In this Dave Garbett-directed Nesian Mystik music video a secret force of Polynesian Grey Lynn agents work to unify the community by taking their message to the streets, then to a television station. In scenes that showcase the band's sense of humour — and echoing a real-life 1995 takeover of One Network News by Māori protestors — the boys manage to take over the airwaves, where they transmit their own brand of 'Nesian programming: from master-chefing taro and bully beef to bro-senting the news. ‘Unity’ was a Top 10 single from the hit Polysaturated album.
As an eight-year-old, a postage stamp of the giant kauri Tāne Mahuta offered English TV presenter David Bellamy his first introduction to New Zealand. In this episode of Moa’s Ark, Bellamy attempts to hug the nearly 14 metre girth of the tree, and explores Aotearoa's ancient forests and the fight to save them from destruction — including campaigns to save Whirinaki and Puerora Forests, when protestors chained themselves to enormous totara to prevent their milling. The episode also features a extraterrestrial underwater forest, deep under Milford Sound.
President Lyndon B Johnson's whirlwind visit to New Zealand on 19 October 1966 is chronicled in this National Film Unit documentary. The visit came as controversy grew over Kiwi involvement in the Vietnam War. But aside from a few protestors, the first visit to NZ by a serving US President and his wife was greeted with enthusiasm by about 200,000 Wellingtonians. State and civic receptions were followed by the obligatory farm visit to watch a shearing gang, before the President flew out at the end of 'New Zealand’s day with LBJ'.
Young Geoff Garlick reckons he's developed a game-winning move - the 'Garlick Thrust' - for his schoolboy rugby team, but the Saturday he hopes to show it off to his dysfunctional family they're more interested in the Springbok match. The national loss of innocence the '81 tour represented is captured in an end scene, where Geoff and his weeping Dad (Michael Noonan) are intercut with clips of a notorious stand-off between tour protestors and rugbyheads. Written by playwright Bruce Mason, this was one of a three TV dramas written as he was battling cancer.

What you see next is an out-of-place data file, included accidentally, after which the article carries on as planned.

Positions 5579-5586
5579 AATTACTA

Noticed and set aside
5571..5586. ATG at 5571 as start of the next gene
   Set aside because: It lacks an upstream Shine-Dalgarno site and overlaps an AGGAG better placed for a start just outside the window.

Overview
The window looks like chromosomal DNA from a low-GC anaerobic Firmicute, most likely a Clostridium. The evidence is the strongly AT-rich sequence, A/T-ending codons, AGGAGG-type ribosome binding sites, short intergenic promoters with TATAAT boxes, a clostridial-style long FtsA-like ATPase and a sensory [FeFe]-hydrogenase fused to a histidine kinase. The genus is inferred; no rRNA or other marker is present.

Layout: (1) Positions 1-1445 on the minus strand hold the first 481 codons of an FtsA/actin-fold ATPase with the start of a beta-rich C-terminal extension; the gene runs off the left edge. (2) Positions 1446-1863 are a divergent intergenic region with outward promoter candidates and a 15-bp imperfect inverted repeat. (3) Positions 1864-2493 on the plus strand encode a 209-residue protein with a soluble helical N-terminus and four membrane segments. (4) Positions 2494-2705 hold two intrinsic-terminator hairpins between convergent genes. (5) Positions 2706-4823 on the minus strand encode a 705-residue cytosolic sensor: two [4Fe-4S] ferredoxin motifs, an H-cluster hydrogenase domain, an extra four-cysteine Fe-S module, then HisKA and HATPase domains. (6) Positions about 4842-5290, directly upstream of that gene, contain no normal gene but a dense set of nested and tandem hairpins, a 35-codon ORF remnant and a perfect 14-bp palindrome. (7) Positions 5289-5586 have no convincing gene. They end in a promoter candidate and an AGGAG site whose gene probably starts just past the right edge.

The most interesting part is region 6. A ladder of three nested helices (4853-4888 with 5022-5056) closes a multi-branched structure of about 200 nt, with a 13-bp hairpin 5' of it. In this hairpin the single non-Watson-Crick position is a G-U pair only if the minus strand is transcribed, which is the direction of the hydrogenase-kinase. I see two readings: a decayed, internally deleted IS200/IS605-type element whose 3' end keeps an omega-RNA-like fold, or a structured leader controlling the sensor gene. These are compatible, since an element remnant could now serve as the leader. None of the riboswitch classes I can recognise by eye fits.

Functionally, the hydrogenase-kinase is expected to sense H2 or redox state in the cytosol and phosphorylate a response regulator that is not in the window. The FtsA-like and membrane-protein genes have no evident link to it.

The birth of television in the 1960s meant that suddenly protests and civil unrest could be broadcast directly into Kiwi homes. This episode of 50 Years of New Zealand Television looks at many of those events — involving everything from the Vietnam War and the Springbok tour, to Bastion Point and the Homosexual Law Reform Act. It also examines how being televised altered their impact. Interviews with both protestors and reporters provide a unique insight into what it was like to be living through extraordinary periods of New Zealand history.
This short film, made by Alister Barry and Rod Prosser, draws together real and satirically imagined elements of the mid-70s anti-nuclear debate as preparations are made for the USS Truxtun’s visit to Wellington. The new National government has reversed Norman Kirk's nuclear-free policies and the whiff of duplicity hangs heavy in the air as politicians, unionists and protestors jibe for position on land and at sea. Made with assistance of unions and members of the screen industry, the film features embedded footage shot from the Truxtun’s ‘unwelcoming’ flotilla.
Joanna Paul's screen career has seen her both in front of and behind the camera, and undertaking some of the most challenging Māori screen projects in New Zealand, including Aroha, the country's first TV series in te reo, and the launch of Māori Television.
The Governor was a television epic that examined the life of Governor George Grey in six thematic parts. Grey's "Good Governor" persona was undercut with laudanum, lechery and land confiscation. NZ TV's first (and only) historical blockbuster was hugely controversial, provoking a parliamentary inquiry and "test match sized" audiences. It won a 1978 Feltex Award for Best Drama. Auckland Star reviewer Barry Shaw trumpeted: "It has made Māori matter. If Pākehā now have a better understanding of the Māori point of view [...] it stems from The Governor.
Once upon a time the Kiwi accent was a broadcasting crime, and politicians decided in advance which questions they would answer on-screen. Here is the News examines three decades (up to 1992) of Kiwi TV journalism and news presentation. The roll-call of on and off camera talent provides fascinating glimpses behind key events, including early jury-rigged attempts at nationwide broadcast, Dougal Stevenson announcing the 1975 arrival of competing TV networks, the Wahine, Erebus, Muldoon, turkeys in gumboots, and the tour - where journalists too, became "objects of hatred".
This documentary goes behind the scenes on New Zealand television's first historical blockbuster: 1977 George Grey biopic The Governor. Presenter Ian Johnstone looks at how the show reconstructed 19th Century Aotearoa, and handled large scale battle scenes. The footage provides a fascinating snapshot of a young industry. Also examined is The Governor's place in 1970s race politics and its revisionist ambitions. Key players interviewed include creators Keith Aberdein and Tony Isaac, and actors Don Selwyn, Corin Redgrave, Martyn Sanderson, and Terence Cooper.